STEVEN SPIELBERG IS one of Hollywood’s most successful and influential directors. He has been churning out hits since the 70s: Jaws (1975), Jurassic Park (1993), Schindler’s List (1993), Minority Report (2002), The Post (2016), to name a few. How has he pulled off this illustrious career?
How did you get started in this industry?
I lived in Phoenix, Arizona, and was a big movie fan. I would go and watch any movie I could afford to. I remember hearing a murmur and getting an idea for a story; I remember that murmur because I had never had it before. I was around 15 years old then. I had the story but I did not have it worked out. It was only an idea for a movie. In those days we had typewriters with paper and carbon paper and I just started with stream of consciousness and started writing the story; I wrote all night and wrote the whole idea down. It was about 30 or 40 pages long.
I used to whitewash citrus trees. You whitewash the bottom of the trunks so that the Arizona sun does not dry the citrus fruit. I raised money to buy film and processing, and I spent the next year on weekends making this movie based on a script I was in the process of writing. The film was called Firelight.
But how did that get you into making films in Hollywood?
I so desperately wanted to be a director ever since I was 12 years old, and I thought the best way to learn was to watch other directors at work. It was a big, exciting, romantic mystery to me. So I bought a ticket for a Universal Studios tour and got on the bus. They take you all around, up and down the western streets, the Roman streets from Spartacus and all of that, then they let you off for a bathroom break. I hid in the bathroom for 20 minutes, waiting until everybody got back on the bus and left. I spent the whole afternoon just wandering around and walked onto four or five sets. At the end of the day, I had no way of getting home, so I walked into an office to see if I could use a phone to call my cousin. It just so happened that I had walked into the right office. I borrowed the phone from a man named Chuck Silvers who was the head of the Universal library, the library of films they had made from the beginning. He asked me what I was doing there and I was honest with him. He was impressed and said, ‘Well, can I see some of your little 8-mm films?’ I had started out making these 8-mm films when I was very young and told him about them. So he wrote me an official pass for the next day. I walked past the guard at the gate, held up my pass and walked into the studio, carrying my 8-mm projector in my hand. I showed Chuck three of my five-minute movies and he was really impressed. He said, ‘Look, I don’t have a lot of authority around here, I can write you a three-day pass; that’s all that I can do.’ Each day I showed my pass to the guard at the gate and he waved me in. On the last day, the guard waved me in before I showed him my pass, and he waved me in every single day of my summer vacation. During that time, I learnt a lot about filmmaking.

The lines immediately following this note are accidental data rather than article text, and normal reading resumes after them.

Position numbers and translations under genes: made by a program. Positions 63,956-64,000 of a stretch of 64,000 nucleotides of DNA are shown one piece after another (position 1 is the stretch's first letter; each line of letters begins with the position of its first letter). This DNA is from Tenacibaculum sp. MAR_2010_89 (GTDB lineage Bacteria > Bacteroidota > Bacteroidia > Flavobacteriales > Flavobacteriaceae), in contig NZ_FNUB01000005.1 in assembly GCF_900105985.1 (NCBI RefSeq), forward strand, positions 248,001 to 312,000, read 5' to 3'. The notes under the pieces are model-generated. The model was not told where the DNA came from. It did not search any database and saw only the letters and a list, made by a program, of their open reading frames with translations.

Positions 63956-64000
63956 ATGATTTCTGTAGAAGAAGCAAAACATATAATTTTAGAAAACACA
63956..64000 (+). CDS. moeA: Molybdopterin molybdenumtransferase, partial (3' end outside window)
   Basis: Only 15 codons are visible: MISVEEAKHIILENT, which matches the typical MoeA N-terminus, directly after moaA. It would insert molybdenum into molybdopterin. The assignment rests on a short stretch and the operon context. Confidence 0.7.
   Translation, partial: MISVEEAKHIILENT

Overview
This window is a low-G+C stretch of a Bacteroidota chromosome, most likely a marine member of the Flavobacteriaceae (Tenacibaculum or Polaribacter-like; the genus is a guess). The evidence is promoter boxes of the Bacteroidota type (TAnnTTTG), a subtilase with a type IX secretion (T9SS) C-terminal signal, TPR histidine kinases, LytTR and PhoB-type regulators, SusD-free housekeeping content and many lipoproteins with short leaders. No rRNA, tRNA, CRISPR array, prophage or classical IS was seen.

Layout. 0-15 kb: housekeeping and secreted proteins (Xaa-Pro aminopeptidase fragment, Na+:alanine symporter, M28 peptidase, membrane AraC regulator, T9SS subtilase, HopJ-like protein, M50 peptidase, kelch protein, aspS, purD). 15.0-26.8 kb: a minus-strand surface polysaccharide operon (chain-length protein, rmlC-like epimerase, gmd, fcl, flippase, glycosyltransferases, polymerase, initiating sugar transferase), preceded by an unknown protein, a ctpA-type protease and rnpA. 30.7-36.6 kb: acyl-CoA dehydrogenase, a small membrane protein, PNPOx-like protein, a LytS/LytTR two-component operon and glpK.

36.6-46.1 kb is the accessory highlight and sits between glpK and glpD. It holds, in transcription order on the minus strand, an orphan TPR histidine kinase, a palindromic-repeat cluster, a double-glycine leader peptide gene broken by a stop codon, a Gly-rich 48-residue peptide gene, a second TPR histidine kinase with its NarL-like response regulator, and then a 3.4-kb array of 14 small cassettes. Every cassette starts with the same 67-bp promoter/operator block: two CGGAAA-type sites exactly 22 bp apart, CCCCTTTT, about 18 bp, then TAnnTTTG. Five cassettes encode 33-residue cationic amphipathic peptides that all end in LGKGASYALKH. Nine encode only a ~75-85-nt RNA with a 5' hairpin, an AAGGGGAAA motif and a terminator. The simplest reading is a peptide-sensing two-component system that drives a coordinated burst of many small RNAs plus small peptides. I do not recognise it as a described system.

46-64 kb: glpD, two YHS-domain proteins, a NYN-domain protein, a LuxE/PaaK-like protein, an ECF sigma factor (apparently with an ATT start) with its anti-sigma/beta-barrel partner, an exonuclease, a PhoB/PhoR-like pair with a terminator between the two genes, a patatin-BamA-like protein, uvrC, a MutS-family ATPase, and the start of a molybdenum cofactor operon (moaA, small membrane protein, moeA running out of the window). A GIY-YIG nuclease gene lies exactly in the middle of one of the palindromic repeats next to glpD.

Did you ever doubt yourself?
Sure, when I was making Jaws, because I had a lot of doubters around me saying, ‘You know you’re never going to finish the movie. It’s gone way over schedule and budget.’ It was my fault for shooting in the ocean instead of using a safe Hollywood tank. There were rumours around town that this would be my last movie; they were never going to hire me again because I was irresponsible fiscally and couldn’t bring the picture in on time. Nobody could have made the movie faster because of the circumstances, especially shooting in the ocean. The only person who saved me from getting absolutely demolished was Sid Sheinberg, who was the head of the studio. He became my invisible shield.